Totally Turmeric








Turmeric is the most powerful herb on the planet for combatting disease, there are over 12,000 studies proving the healing power of turmeric and its main component curcumin.  This medicinal herb has a long history within Ayurvedic medicine. The benefits of turmeric are numerous and well documented.  According to the Mayo clinic, turmeric is a “functional food” defined as having a positive benefit far beyond baseline nutrition.  In fact, I am starting to get a little angry that I keep finding these powerful medicines that nobody seems to know about.  And you should be too!

            According to c_a_n_c_e_r research UK, “A few laboratory studies on c_a_n_c_e_r cells have shown that curcumin has anti-c_a_n_c_e_r effects. It seems to be able to kill c_a_n_c_e_r cells and prevent more from growing. It has the best effects on breast c_a_n_c_e_r, bowel c_a_n_c_e_r, stomach c_a_n_c_e_r and skin c_a_n_c_e_r cells.” A July 2017 animal study by researchers at Baylor Scott & White Research Institute found that curcumin may even be able to break through chemo-resistance in pancreatic ductal adenocarcinoma (PDAC), an aggressive form of pancreatic cancer. 

            Read this paragraph slowly, it is from Liu, et al,., Oncol Rep. 2019 May 3. doi: 10.3892/or.2019.7148. “Curcumin is a natural polyphenol that is derived from the turmeric plant. Curcumin is widely used in food coloring, preservatives, and condiments. Curcumin possesses anti‑tumor, anti‑oxidative and anti‑inflammatory efficacy, as well as other pharmacological effects. Emerging evidence indicates that curcumin alters microRNAs (miRNAs) and long non‑coding RNAs (lncRNAs) in various types of c_a_n_c_e_r_s. Both miRNAs and lncRNAs are non‑coding RNAs that can epigenetically modulate the expression of multiple genes via post‑transcriptional regulation. In the present review, the interactions between curcumin and non‑coding RNAs are summarized in numerous types of c_a_n_c_e_r_s, including lung, colorectal, prostate, breast, nasopharyngeal, pancreatic, blood, and ovarian c_a_n_c_e_r, and the vital non‑coding RNAs and their downstream targets are described.”  What I am understanding from this passage is that the main component of turmeric, curcumin messes with the replicating DNA in cancer cells of all types!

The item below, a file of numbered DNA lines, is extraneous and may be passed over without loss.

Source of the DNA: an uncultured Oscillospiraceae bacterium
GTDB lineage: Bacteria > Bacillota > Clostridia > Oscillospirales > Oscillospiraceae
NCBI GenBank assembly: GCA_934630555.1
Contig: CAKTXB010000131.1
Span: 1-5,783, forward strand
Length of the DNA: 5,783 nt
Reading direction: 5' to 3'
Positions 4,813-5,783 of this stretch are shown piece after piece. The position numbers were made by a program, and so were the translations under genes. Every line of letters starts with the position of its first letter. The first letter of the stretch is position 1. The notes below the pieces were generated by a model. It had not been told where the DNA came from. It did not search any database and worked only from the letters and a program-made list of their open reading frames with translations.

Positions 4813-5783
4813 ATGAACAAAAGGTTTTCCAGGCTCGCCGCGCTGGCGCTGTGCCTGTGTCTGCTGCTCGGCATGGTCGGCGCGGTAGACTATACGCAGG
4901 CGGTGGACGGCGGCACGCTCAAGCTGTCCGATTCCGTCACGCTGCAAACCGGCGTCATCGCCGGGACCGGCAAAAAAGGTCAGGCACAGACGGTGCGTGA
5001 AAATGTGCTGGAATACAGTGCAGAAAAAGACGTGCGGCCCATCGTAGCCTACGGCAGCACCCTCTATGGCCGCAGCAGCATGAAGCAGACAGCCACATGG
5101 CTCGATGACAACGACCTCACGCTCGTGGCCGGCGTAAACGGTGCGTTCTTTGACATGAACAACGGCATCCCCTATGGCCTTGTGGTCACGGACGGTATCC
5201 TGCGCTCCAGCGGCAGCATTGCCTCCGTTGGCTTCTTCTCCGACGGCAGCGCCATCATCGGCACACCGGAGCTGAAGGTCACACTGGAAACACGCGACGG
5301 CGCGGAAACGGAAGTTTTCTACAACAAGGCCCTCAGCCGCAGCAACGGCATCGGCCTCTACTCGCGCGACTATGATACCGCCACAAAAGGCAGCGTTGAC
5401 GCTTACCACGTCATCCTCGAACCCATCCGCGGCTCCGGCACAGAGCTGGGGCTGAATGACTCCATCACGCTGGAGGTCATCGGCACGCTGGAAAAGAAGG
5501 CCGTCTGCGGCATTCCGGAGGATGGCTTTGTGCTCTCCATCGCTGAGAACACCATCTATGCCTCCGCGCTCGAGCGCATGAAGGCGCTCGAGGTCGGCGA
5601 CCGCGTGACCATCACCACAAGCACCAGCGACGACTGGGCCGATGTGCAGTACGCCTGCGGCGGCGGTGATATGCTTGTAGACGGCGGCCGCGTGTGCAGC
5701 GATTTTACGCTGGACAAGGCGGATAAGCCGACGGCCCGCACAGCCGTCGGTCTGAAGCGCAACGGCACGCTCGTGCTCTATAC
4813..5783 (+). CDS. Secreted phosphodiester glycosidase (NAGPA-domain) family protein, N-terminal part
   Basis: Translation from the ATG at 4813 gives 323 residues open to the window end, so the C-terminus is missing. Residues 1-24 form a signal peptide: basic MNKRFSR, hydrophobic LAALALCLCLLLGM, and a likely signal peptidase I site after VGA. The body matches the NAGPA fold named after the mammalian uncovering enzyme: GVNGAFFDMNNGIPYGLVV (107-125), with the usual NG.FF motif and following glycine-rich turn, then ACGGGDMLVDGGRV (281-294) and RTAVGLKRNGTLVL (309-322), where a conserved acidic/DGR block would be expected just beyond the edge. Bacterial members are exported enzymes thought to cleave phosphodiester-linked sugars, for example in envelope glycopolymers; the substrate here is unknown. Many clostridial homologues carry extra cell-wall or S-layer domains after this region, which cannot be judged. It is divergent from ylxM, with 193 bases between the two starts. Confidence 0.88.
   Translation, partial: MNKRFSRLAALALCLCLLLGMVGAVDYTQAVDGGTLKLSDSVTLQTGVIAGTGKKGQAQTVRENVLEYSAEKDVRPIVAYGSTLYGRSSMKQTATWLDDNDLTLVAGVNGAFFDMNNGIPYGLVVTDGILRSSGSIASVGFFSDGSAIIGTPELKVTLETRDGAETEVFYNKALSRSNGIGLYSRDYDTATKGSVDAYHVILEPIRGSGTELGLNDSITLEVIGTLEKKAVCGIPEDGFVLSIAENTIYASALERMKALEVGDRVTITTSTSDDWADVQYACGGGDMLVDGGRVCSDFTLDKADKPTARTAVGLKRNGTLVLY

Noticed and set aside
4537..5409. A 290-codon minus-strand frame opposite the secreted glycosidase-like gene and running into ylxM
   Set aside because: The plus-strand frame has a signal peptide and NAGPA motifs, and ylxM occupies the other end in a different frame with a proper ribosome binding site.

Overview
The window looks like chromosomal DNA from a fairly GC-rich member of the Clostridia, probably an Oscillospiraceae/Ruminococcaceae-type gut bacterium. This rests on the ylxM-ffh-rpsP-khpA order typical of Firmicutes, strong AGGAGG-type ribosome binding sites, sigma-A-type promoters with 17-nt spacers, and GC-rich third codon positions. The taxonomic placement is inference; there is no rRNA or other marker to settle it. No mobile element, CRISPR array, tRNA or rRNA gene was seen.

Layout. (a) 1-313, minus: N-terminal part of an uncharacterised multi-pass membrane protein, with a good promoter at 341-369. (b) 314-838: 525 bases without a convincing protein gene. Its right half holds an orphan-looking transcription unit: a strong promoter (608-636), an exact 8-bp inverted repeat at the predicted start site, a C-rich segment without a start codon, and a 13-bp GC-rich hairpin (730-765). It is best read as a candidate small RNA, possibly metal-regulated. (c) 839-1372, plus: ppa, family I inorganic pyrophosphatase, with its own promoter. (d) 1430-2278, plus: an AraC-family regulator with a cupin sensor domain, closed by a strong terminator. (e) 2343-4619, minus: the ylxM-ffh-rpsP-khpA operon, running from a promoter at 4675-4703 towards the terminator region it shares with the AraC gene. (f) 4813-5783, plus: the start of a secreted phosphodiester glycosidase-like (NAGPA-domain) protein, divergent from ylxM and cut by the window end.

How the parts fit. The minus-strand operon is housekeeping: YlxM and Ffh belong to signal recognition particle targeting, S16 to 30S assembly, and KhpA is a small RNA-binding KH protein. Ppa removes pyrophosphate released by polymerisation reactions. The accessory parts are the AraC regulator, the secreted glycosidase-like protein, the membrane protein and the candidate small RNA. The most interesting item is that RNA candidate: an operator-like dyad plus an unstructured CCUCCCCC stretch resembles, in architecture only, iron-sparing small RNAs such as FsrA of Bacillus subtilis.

Turmeric is also wonderful for the appearance of your skin, acne, wound healing, controlling psoriasis and scabies.  Turmeric has been used for centuries in India to achieve glowing skin. It has antimicrobial, antioxidant, astringent, and other useful effects that help to heal wounds and reduce scarring. (1)  Applied topically, turmeric clears up psoriasis, ulcers and scabies. (2)(3)


            From Dr. Axe, (4) “The journal Phytotherapy Research published the results of an amazing, innovative study in 2014. The study took 60 volunteers diagnosed with major depressive disorder and split the group to determine how patients treated by turmeric curcumin fared against fluoxetine and a combination of the two. Curcumin was equally effective as fluoxetine in managing depression by the six-week mark. 

Since that breakthrough trial, at least two other studies have observed the impact of turmeric’s major compound, curcumin, in patients with depression. The first involved 56 individuals (male and female), and the second involved 108 male participants. Both used a placebo but did not compare curcumin to any antidepressant, and both studies found that curcumin effectively reduced depression symptoms more than placebo. “This study provides first clinical evidence that curcumin may be used as an effective and safe modality for treatment in patients with MDD without concurrent suicidal ideation or other psychotic disorders.” (5)